It's Thursday morning here on Chesterfield Market and I'm doing my books and bric-a-brac stall.

For me it's the first of the new year as I was away in the first week and stuck down by full on proper flu the week after - but today we are back and trading.  Now as I think I have mentioned before I have recently taken on a large amount of stock which I am gradually working through and sorting.  Today was the second such outing of new stock and it has generated quite a little stir of interest.

So this is the last stall if the calendar year and I'm still here.  It's cold and sharp this morning but I decided that in for a week, in for the year.  There are fewer stall holders standing the market this morning but I'm here and set up.

But today I have a new entry to the set up of the stall - my Uncle has effectively retired from the book trade - he's going to concentrate on Islamic and Indian art - and so I have gained his residual stock.  This sounds like a small thing - but in fact it is a significant injection of 68 boxes of books.

A new phenomena entered the game today down on Chesterfield Market. Christmas shopping.  Now it's obvious really but when it happened I was not entirely expecting it.

It is cold this morning. Very cold. And there is a wind chill.  This makes it very bitter.  But it also meant that the early morning (7am onwards) was very quiet. And then we hit 11am and a type of person appeared - these people wanted to buy. They were looking for gifts, and for home extras and they made a decision fairly quickly.  Within an hour what had started as a poor days trading had become a busy little spate of trading.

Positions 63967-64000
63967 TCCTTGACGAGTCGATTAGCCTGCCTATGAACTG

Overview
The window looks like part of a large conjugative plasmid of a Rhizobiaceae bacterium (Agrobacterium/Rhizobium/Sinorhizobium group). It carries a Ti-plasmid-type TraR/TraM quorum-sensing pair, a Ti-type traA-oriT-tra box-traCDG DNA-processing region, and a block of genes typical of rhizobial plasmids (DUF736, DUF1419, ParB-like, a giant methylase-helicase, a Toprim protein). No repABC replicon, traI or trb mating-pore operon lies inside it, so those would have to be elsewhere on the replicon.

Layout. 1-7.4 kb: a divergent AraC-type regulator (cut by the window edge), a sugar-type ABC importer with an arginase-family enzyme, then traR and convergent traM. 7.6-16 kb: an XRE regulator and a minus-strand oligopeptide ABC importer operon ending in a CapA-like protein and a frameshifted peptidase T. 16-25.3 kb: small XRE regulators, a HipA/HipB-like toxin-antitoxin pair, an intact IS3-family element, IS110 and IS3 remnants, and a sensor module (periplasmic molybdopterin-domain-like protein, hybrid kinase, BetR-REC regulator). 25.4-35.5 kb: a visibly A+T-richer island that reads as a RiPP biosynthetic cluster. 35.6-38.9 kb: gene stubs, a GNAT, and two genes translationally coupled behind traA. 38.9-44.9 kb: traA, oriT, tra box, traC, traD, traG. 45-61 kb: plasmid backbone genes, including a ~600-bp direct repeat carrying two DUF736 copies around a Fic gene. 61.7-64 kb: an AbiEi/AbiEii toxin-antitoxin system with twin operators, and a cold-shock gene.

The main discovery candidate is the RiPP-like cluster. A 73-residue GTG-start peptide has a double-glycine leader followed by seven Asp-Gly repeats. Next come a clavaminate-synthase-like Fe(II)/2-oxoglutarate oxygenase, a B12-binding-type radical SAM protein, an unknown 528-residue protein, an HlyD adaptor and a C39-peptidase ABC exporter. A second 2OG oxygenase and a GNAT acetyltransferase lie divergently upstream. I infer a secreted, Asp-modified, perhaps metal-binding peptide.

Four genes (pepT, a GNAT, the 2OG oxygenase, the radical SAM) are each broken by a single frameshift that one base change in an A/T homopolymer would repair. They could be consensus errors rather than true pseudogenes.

She came to the stall early, and then picked up the vase - £3 said I. She ummed and aaahhed and put it down. £2? Something about the tone irritated me and I said sorry, £3 it is.  I was then asked for my best price and somewhat reluctantly, not wanting to take the vase home I conceded: £2.50 I said. She put it back again and walked off.

About an hour later she was back. Picking up the same vase she looked at me and said "we agreed £2 yes?" At this point, dear reader I was gently annoyed and insisted it was £3 but if she wanted it then £2.50 would suffice. Grudgingly she took out her purse and three coins tumbled into my hand, but before I said thank you I had to stop her and hand back one old pound coin and request another, which tutting at me she got from her purse. We exchanged pleasantries and she placed the vase in her bag and departed.

So last week I didn't get time to type up my weekly reflection - but that in and of itself was a good thing.  The market was busy, almost bustling, the weather held Ice and people browsed into town to seek the bargains we had laid out before them.

But one of the things I have learnt very quickly is that a busy footfall does not make for strong sales - indeed who buys and what they buy is a largely unpredictable feast.  You get there early and set up and then what happens will happen.